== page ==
Prospero Lost by L. Jagi Lamplighter (Prospero’s Daughter #1) (DNF)

Title: Prospero Lost
Series Title: Prospero’s Daughter
Author: L. Jagi Lamplighter
Date Added: June 19, 2016
Date Started: February 11, 2017
Date Unfinished: March 18, 2017
Reading Duration: 35 days
Genre: Fantasy

Pages: 352
Publication Date:
August 14, 2009
Publisher: Tor Books
Progress: 38%/135 pages

More than four hundred years after the events of Shakespeare’s The Tempest, the sorcerer Prospero, his daughter Miranda, and his other children have attained everlasting life. Miranda is the head of her family’s business, Prospero Inc., which secretly has used its magic for good around the world. One day, Miranda receives a warning from her father: “Beware of the Three Shadowed Ones.” When Miranda goes to her father for an explanation, he is nowhere to be found.

Miranda sets out to find her father and reunite with her estranged siblings, each of which holds a staff of power and secrets about Miranda’s sometimes-foggy past. Her journey through the past, present and future will take her to Venice, Chicago, the Caribbean, Washington, D.C., and the North Pole. To aid her, Miranda brings along Mab, an aerie being who acts like a hard-boiled detective, and Mephistopheles, her mentally-unbalanced brother. Together, they must ward off the Shadowed Ones and other ancient demons who want Prospero’s power for their own….

It’s well known I’m in love with the works of Shakespeare, though I haven’t yet read The Tempest this is based on.  Miranda and co not only inspired The Bard in the world of Prospero Lost, but they use the play as a mythology to in which to conceal themselves.  Since people believe Shakespeare made it up, the information therein is obfuscated by fable, and Prospero Inc., the family company, is allowed to do its good works unhindered.

The main character Miranda, her father Prospero, and most of her siblings are immortal and have been alive for 500 years, aided by the power of magic staffs the sorcerer crafted.  Of course like most magical objects, they’re coveted and sought after by nefarious agents, in this case the Shadowed Ones who are more than likely the cause of Prospero’s disappearance.  This is the catalyst for the story that sends Miranda on a worldwide search with only her mentally unstable brother Mephistopheles and her aerie servant Mab for company and succor.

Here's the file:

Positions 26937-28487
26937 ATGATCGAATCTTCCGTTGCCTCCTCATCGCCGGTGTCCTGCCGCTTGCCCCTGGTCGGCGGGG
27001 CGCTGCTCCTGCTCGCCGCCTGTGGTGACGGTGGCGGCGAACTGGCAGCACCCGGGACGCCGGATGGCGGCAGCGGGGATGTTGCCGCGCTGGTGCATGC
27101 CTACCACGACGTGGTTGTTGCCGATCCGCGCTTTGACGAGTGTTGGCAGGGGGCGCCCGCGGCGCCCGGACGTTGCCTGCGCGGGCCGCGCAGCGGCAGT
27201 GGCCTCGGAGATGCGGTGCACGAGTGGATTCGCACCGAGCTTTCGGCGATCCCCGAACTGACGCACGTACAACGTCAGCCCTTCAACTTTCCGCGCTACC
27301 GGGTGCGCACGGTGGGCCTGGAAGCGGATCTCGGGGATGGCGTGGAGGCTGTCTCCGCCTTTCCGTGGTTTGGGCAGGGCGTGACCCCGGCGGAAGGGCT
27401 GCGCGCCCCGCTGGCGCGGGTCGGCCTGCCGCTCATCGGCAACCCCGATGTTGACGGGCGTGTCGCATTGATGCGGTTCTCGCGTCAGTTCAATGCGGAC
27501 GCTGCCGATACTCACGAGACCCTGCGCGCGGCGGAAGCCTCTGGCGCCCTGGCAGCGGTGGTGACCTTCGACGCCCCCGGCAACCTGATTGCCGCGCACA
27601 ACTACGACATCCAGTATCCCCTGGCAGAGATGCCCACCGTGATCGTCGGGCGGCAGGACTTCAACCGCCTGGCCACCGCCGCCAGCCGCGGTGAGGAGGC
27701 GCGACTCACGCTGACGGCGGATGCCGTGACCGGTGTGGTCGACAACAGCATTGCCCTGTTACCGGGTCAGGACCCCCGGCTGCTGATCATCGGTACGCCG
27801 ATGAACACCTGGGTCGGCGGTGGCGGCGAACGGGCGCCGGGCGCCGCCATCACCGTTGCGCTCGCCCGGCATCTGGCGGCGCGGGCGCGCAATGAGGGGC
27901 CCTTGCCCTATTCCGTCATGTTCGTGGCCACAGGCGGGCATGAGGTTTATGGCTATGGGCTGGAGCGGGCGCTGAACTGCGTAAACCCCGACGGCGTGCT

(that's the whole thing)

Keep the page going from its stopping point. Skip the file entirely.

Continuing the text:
The concept behind this story is interesting, but one of the major issues with the novel is how much is introduced.  Since the Prospero family has been prosperous (I’m not sorry) for 500 or so years, there’s a great deal of history there, and the author attempts to reveal it in exposition throughout.  However, this occurs as dreaded info dumps that take you out of the mise en scene far too often.  I’m usually okay with exposition/author explanation, but it was so egregious and long-winded in this case.  There’s obviously a huge history there, but the way it’s presented is it too haphazard and random.  Miranda will start to ponder something that happened in the far past for several paragraphs, and it messes with the flow of the story.  Ms. Lamplighter also uses exclamation points a bit too liberally.

I also wish there’d been more about the company, Prospero Inc., and the work they do in it rather than just brief mentions and exposition.  The blurb states that they use their magic for the good of the world, but there were no examples of this in the novel itself.  It’s another example of showing instead of telling.